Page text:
Hindsight is an interesting thing. Even those that were fans of the Beatles, and ultimate '60s rock pioneers, will find a lot to love in the Fab Four show.
Certainly, classic Beatles songs such as "Can't Buy Me Love," "Yesterday," "Here Comes the Sun" and "Hey Jude" are still constants on American radio airwaves, but there's something exciting about seeing the Fab Four recreate the live shows of the Beatles. Sure, Ringo Starr and Paul McCartney still perform, but there's little doubt that the original Fab Four had a special magic.
"This just might be the BEST concert that I have ever attended. If you like music and want to be entertained, go to this concert. If you like the Beatles and/or their music, then this show is a must see," wrote one of hundreds of enthusiastic fans on a ticketing review site. "The music, arrangements, costumes, voices, etc. makes it look and sound just as if The Beatles were resurrected. The banter with the crowd, together with audience participation, makes it an evening to remember."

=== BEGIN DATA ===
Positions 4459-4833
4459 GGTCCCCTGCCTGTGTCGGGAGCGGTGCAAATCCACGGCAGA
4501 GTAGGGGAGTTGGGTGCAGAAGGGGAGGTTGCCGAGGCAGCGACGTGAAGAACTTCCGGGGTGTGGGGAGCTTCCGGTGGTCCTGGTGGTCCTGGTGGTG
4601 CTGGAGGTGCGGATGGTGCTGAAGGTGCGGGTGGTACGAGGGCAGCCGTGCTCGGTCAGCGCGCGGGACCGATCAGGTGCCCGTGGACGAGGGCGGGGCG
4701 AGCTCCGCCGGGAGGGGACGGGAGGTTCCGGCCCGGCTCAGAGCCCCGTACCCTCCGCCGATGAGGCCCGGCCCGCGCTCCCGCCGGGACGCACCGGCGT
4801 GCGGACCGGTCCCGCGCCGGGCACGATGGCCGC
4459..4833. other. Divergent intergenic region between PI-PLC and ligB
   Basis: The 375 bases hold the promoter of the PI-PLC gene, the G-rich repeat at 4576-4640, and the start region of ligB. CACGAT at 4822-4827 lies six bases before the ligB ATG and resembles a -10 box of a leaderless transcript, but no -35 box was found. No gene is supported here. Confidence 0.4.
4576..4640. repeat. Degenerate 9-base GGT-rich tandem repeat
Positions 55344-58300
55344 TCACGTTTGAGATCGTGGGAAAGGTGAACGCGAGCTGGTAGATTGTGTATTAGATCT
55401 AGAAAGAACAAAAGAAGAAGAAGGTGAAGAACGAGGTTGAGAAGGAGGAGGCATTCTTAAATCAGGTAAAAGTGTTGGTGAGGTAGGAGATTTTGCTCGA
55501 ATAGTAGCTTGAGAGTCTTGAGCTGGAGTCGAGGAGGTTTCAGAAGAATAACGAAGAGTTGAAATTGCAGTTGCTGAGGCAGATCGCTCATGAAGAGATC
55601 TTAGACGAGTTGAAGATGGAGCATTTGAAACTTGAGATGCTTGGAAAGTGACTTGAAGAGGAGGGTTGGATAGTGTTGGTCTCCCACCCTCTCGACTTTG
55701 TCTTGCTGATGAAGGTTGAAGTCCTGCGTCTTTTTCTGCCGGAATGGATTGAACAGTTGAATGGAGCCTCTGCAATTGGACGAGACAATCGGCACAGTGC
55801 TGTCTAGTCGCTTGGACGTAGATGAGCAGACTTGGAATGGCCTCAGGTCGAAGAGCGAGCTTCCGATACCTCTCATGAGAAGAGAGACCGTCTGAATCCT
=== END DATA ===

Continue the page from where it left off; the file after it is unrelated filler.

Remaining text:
Of course, many such reviews are somewhat biased, but with the Los Angeles Times calling the Fab Four show "The best Beatles' show in the world," it's difficult not to become a believer. Reviews note the attention to detail in the show -- on everything from the instruments played to the three costume changes that recreate the 1960s era of the British invasion.
|The Fab Four|
|When: 8 p.m. Saturday|
|Where: Warner Theatre, 1299 Pennsylvania Ave. NW|
|Info: $35 to $45; 202-783-4000; warnertheatredc.com|
The touring cast of the show has top credentials, including playing music and touring with such artists as Bruce Springsteen, John Fogerty and the Monkees' Micky Dolenz. Other performers have acting backgrounds that include roles in such motion pictures as "National Lampoon's Vacation."
A review by Gary Budzak for the Columbus Dispatch stressed that while watching the Fab Four sing the Beatles' standards, there were other surprises that allowed the audience's imagination to flourish.
"While the original Beatles didn't play together on [Paul McCartney's song] 'Live and Let Die' and John Lennon's 'Imagine,' seeing The Fab Four perform the song made you think what it would have been like had The Beatles stayed together," Budzak wrote.